It's Valentine's Day, and that means humanity's doom is near, somehow, as scientists and governments met on this particularly joyous occasion to finalize a major United Nations report – which some have dubbed "a nightmare painted in the dry language of science" – that highlights the impacts of global warming on people's lives, environment and the giant sphere we call Earth.
The United Nations' Intergovernmental Panel on Climate Change (IPCC), a collection of hundreds of the world’s top scientists, issues three huge reports on climate change every five to seven years. The latest update, which won't be finished until the end of February, will explain how climate change already affects humans and the planet, what to expect in the future, and the risks and benefits of adapting to a warmer world.
"We’re concerned that the physical climate around us is changing," said panel co-chair Debra Roberts, a South African environmental scientist. "But for most people in their day-to-day lives ... they want to know: so what? What does it mean for their lives, their aspirations, their jobs, their families, the places where they live," Roberts said.
The report features seven regional chapters "about how physical changes in the climate change people’s lives," she said. And she said it will have a strong emphasis on cities.
Even without seeing the final report, activists call it a warning sign for the planet.
"The IPCC’s horrifying evidence of escalating climate impacts is set to show a nightmare painted in the dry language of science," Teresa Anderson, who heads climate justice issues at ActionAid International, said in a statement.
Scientists won’t yet say specifically what’s in the report because its critical summary is still subject to intense negotiation between the authors and governments over the next two weeks, with consensus needed for the final version. Drafts that have circulated publicly will be changed, sometimes dramatically, before it is publicly released on Feb. 28.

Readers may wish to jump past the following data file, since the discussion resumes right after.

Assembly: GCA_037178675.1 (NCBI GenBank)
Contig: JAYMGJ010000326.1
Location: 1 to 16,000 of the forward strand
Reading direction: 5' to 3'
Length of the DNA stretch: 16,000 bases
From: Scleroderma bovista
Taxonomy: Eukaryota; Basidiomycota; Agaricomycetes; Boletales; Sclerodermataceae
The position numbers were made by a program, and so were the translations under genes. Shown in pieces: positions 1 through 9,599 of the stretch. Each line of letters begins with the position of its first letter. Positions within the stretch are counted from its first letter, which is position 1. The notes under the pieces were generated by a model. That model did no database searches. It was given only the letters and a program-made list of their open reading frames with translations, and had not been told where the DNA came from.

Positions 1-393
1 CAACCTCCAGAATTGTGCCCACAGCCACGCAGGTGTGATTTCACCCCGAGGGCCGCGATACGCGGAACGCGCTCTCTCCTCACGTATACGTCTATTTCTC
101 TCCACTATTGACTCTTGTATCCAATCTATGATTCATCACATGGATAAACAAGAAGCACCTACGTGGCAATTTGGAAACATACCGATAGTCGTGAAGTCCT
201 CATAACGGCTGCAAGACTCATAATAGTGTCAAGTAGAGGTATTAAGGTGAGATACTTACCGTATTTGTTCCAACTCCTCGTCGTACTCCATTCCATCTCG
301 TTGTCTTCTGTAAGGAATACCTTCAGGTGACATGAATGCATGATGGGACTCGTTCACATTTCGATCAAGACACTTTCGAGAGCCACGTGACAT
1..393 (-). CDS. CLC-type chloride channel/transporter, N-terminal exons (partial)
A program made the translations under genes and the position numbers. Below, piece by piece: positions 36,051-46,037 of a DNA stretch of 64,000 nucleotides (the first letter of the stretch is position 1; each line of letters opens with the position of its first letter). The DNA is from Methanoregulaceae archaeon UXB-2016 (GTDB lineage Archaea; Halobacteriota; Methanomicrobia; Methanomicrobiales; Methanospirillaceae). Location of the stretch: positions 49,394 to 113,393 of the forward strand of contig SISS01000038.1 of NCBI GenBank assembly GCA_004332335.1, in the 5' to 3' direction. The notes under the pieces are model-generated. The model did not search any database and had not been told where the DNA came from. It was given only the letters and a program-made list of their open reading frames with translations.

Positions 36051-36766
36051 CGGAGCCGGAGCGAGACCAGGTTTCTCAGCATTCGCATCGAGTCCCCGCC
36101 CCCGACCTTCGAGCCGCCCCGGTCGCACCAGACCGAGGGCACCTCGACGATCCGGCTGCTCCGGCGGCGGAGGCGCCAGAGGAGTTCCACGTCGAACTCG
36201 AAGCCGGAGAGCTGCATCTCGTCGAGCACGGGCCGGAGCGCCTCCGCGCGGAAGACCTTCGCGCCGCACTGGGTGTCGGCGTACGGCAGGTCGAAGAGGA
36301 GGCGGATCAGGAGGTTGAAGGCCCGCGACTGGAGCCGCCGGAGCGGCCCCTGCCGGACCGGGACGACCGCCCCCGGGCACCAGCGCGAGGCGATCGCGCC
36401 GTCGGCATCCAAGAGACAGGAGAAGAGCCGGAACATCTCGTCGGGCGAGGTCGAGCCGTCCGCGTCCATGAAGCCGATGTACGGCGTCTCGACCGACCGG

Last August, the first of the three reports, which prompted the U.N. to declare "code red," outlined the physical science of climate change while a third report coming out in March will be more about what can be done to curb and adapt to global warming.
Without getting into specifics, report co-chair Hans-Otto Poertner said the science is clear that there are limits – including temperature limits – to what key ecosystems, species and humans can withstand. And in some places, warming is near those limits and in a few cases, such as much of the world’s coral reefs, have even passed them.
"We are losing living spaces for species and for ourselves as well," Poertner, a German biologist said in a press briefing last week. "Because with climate change, some parts of the planet would become uninhabitable," he added.
The report will also address ways to adapt to an ever-warming world, including how some technological fixes may have unwanted side effects.
"In some countries in the Northern Hemisphere, there has been an assumption (of) 'Oh, well, if we cannot control climate change, we just let it go and we adapt to it. So we adapt out of the impacts of climate change,'" Poertner said. "And this is certainly a very illusionary approach," he warned.
Environmentalists argue that the extreme weather already seen in parts of the world in recent years shows how urgent it is for governments to address the rising cost of climate change.
"The forthcoming IPCC report will confirm what we already know about the crushing toll of heatwaves, drought, floods, storms, wildfires and ocean acidification for people and critical ecosystems," said Rachel Cleetus of the Union of Concerned Scientists. "This comprehensive scientific assessment will underscore how much worse the climate crisis is likely to get if we fail to take bold global action," she added.
Poertner warned of "tipping points" and a risk of mass extinction like the one that did away with Earth’s dinosaurs.
Speaking at the opening of the meeting, which is being held largely online with only a small physical gathering in Berlin, the head of the U.N. weather agency said that it was important to consider the impact that talk of climate apocalypse could have on people's mental well-being.
"We have to be also a little bit careful how we communicate the results of our science, tipping points and whether we talk about the collapsing of the biosphere and the disappearance of mankind," said Petteri Taalas, secretary-general of the World Meteorological Organization. "We have to be careful with that, not to cause too much fear among the young people. That fear should be targeted toward decision-makers," he urged.
These reports – which earned the science panel a Nobel Peace Prize in 2007 – are used when governments meet every year to negotiate how to curb climate change.
Germany's Science Minister Bettina Stark-Watzinger said getting governments to sign off on the summary is key to concerted political action.
"We need to take everyone with us," she told The Associated Press (AP). "That's why we need to translate the findings and discuss them internationally," she urged.
Roberts, the panel's co-chair, made clear that the message to policymakers is likely to be stark.
"You need not just incremental change,” she said at a U.N. Foundation briefing last week. "You need systemic change," she warned.